Our patient had a congenital Saltzman type 1 PTA variant and presented with symptoms suggestive of acute brainstem infarction that partially resolved after the administration of rt-PA. The clinical manifestations are compatible with an ischemic lesion of the basis pons, causing an ataxic hemiparesis syndrome, and extending to the tegmental region, affecting the longitudinal medial fasciculus. This suggests that the most affected territory was dependent from the small perforating vessels of the BA. Furthermore, the patient was exposed to extenuating exercise when the symptoms started, this favors the possibility that the event was due to a steal phenomenon, but the fact that the patient had no great artery disease and the fact that the patient improved after rt-PA suggests that the mechanism could also have been thromboembolic. Upon literature review both mechanisms seem possible. We would also like to emphasize that the reported episodes of vertigo probably corresponded to previous transient ischemic attacks (TIA) in the same area, possibly being the first sign of vertebrobasilar insufficiency. To our knowledge this is the first case study to point out the possibility of having several transient episodes (in this case of vertigo) compatible with vertebrobasilar insufficiency as a premonitory sign of PTA related stroke.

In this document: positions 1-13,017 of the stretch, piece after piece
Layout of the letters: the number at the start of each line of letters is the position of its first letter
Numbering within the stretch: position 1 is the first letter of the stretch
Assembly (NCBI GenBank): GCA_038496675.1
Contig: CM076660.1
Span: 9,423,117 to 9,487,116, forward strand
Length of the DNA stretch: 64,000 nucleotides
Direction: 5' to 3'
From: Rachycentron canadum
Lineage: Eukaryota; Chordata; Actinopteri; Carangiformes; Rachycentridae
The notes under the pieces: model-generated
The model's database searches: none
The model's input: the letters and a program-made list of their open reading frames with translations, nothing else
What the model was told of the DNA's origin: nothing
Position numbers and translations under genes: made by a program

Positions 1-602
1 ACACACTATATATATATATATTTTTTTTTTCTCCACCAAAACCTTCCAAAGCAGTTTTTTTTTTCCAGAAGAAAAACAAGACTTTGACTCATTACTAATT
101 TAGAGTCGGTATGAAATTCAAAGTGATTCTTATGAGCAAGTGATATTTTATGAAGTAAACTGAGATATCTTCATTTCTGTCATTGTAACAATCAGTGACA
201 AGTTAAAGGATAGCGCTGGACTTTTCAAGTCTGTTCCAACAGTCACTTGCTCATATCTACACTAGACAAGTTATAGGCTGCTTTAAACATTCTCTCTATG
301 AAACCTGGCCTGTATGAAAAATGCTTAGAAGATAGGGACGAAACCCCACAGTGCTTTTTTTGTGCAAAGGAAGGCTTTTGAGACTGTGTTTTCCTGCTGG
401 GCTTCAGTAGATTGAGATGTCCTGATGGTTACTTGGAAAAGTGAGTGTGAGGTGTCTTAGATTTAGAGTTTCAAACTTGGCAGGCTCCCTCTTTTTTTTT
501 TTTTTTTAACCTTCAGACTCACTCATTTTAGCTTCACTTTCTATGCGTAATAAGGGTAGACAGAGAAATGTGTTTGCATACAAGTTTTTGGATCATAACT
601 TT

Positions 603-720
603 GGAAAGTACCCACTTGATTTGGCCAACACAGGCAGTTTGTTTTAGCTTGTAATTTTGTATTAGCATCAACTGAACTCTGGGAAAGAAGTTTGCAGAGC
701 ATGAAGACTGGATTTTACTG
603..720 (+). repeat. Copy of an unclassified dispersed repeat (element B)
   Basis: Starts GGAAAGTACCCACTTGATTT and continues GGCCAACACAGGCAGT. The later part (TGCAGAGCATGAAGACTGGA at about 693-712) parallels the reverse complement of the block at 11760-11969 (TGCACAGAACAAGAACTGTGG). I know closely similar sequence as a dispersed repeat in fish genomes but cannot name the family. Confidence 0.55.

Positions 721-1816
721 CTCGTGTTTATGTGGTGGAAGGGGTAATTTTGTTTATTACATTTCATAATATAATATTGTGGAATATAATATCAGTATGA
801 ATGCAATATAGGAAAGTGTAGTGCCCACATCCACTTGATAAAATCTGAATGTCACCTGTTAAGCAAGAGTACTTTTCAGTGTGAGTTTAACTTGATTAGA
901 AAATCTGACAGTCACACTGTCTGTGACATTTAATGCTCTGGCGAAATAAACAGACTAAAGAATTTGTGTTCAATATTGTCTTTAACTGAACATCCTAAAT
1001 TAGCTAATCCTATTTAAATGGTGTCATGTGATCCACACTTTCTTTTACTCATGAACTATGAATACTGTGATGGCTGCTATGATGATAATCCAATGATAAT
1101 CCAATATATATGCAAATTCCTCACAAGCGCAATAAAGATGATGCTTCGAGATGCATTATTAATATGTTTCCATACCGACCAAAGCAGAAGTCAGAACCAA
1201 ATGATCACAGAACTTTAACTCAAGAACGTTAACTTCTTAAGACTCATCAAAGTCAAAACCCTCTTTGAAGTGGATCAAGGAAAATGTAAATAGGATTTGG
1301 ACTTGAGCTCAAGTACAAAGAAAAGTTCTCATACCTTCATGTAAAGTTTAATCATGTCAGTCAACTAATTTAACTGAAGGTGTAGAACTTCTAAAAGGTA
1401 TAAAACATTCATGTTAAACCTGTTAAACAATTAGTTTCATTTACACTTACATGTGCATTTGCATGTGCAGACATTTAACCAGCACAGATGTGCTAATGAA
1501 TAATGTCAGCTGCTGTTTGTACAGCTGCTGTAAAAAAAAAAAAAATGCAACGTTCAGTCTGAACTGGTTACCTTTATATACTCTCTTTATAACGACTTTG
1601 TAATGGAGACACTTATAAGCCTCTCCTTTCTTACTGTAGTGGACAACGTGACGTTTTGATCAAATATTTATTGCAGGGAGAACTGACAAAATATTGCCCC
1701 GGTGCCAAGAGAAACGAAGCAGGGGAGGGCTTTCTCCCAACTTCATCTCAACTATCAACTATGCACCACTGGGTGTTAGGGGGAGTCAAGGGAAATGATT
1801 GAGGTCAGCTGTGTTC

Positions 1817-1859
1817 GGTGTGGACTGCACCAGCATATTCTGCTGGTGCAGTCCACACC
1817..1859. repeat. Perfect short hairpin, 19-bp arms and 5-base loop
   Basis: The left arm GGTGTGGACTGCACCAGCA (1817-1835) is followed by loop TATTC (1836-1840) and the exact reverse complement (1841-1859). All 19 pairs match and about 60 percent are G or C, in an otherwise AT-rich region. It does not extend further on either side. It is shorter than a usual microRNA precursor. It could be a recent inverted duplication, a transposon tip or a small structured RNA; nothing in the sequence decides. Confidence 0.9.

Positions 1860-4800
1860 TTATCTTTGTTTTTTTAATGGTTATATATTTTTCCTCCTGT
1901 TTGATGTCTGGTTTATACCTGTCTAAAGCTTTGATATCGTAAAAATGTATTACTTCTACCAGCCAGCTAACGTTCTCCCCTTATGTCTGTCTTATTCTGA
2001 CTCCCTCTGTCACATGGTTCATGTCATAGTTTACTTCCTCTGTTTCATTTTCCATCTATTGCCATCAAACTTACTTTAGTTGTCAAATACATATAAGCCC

Availability of data and materials
Anterior inferior cerebellar artery
Internal carotid artery
National Institutes of Health Stroke Scale PcoA - posterior communicating artery
Persistent trigeminal artery
Recombinant tissue plasminogen activator
Superior cerebellar artery
Trasient ischemic attacks
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Ferreira, A., Coelho, P.S. & Cruz, V.T. Persistent trigeminal artery in a patient with posterior circulation stroke treated with rt-PA: case report. BMC Neurol 19, 257 (2019). https://doi.org/10.1186/s12883-019-1492-2